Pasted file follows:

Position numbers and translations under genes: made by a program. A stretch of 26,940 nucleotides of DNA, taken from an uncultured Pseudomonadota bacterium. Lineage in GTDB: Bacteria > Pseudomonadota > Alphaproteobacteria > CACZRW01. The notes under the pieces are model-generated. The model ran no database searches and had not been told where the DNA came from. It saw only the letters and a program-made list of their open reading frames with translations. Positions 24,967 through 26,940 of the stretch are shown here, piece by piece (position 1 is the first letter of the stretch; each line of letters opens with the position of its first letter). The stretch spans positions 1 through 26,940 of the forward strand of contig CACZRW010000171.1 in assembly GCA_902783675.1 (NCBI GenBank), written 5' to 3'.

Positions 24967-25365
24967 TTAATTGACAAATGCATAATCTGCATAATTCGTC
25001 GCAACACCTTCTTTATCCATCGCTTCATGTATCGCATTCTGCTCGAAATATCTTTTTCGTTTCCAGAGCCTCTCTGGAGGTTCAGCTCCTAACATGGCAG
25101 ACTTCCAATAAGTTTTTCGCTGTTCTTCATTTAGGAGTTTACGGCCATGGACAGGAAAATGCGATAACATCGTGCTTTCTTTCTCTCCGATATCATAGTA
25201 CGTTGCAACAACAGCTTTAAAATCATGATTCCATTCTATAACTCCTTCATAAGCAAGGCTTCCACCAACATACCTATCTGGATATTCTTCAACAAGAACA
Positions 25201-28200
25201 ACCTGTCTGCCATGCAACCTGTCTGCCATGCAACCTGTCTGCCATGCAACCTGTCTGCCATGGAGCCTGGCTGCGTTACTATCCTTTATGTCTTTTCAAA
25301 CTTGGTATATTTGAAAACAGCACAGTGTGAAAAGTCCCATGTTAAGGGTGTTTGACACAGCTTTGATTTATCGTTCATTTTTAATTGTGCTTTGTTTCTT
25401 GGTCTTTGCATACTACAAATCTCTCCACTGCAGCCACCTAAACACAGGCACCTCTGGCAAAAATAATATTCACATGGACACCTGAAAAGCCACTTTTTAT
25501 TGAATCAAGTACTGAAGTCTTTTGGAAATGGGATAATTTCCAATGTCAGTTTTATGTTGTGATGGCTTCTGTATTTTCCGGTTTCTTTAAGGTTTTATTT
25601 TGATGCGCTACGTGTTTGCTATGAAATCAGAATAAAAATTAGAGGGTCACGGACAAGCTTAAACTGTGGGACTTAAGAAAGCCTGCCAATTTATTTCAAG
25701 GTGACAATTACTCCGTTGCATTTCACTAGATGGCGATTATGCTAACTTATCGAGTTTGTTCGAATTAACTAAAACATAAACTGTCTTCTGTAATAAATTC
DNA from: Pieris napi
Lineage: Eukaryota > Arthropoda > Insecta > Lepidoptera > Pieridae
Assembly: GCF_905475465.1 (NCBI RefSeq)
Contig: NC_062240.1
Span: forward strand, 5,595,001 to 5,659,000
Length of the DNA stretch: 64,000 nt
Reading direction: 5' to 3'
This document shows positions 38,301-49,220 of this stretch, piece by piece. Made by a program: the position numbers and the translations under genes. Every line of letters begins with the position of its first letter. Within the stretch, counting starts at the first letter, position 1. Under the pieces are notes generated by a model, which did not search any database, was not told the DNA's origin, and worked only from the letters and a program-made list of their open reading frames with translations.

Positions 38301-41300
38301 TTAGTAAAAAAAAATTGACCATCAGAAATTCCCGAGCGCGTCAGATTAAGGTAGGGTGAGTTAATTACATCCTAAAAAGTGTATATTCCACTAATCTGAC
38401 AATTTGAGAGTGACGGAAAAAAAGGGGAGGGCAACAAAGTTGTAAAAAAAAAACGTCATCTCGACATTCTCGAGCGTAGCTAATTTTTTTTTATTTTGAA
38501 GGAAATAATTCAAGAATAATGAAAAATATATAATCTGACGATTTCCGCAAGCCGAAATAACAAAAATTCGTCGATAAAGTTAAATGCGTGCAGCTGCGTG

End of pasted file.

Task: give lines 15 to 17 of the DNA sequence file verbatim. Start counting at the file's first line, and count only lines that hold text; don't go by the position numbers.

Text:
Lineage: Eukaryota > Arthropoda > Insecta > Lepidoptera > Pieridae
Assembly: GCF_905475465.1 (NCBI RefSeq)
Contig: NC_062240.1